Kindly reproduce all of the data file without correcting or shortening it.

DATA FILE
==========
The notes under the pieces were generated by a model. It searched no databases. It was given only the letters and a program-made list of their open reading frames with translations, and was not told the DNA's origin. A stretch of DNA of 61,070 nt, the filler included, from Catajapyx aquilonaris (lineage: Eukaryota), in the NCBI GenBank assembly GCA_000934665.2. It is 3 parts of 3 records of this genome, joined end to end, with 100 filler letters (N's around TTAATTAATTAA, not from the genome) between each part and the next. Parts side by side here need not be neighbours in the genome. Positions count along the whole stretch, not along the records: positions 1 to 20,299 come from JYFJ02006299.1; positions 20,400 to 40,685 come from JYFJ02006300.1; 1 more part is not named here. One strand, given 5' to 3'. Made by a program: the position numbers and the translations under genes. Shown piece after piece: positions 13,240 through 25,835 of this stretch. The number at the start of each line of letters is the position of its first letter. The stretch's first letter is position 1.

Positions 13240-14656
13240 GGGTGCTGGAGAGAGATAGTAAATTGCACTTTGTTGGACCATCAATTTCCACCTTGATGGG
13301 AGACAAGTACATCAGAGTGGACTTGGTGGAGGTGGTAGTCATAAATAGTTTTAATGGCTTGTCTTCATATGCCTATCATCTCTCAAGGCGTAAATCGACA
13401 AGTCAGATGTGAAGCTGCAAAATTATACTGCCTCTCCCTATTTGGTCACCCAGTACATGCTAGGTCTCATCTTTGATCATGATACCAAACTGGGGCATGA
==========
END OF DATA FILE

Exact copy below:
The notes under the pieces were generated by a model. It searched no databases. It was given only the letters and a program-made list of their open reading frames with translations, and was not told the DNA's origin. A stretch of DNA of 61,070 nt, the filler included, from Catajapyx aquilonaris (lineage: Eukaryota), in the NCBI GenBank assembly GCA_000934665.2. It is 3 parts of 3 records of this genome, joined end to end, with 100 filler letters (N's around TTAATTAATTAA, not from the genome) between each part and the next. Parts side by side here need not be neighbours in the genome. Positions count along the whole stretch, not along the records: positions 1 to 20,299 come from JYFJ02006299.1; positions 20,400 to 40,685 come from JYFJ02006300.1; 1 more part is not named here. One strand, given 5' to 3'. Made by a program: the position numbers and the translations under genes. Shown piece after piece: positions 13,240 through 25,835 of this stretch. The number at the start of each line of letters is the position of its first letter. The stretch's first letter is position 1.

Positions 13240-14656
13240 GGGTGCTGGAGAGAGATAGTAAATTGCACTTTGTTGGACCATCAATTTCCACCTTGATGGG
13301 AGACAAGTACATCAGAGTGGACTTGGTGGAGGTGGTAGTCATAAATAGTTTTAATGGCTTGTCTTCATATGCCTATCATCTCTCAAGGCGTAAATCGACA
13401 AGTCAGATGTGAAGCTGCAAAATTATACTGCCTCTCCCTATTTGGTCACCCAGTACATGCTAGGTCTCATCTTTGATCATGATACCAAACTGGGGCATGA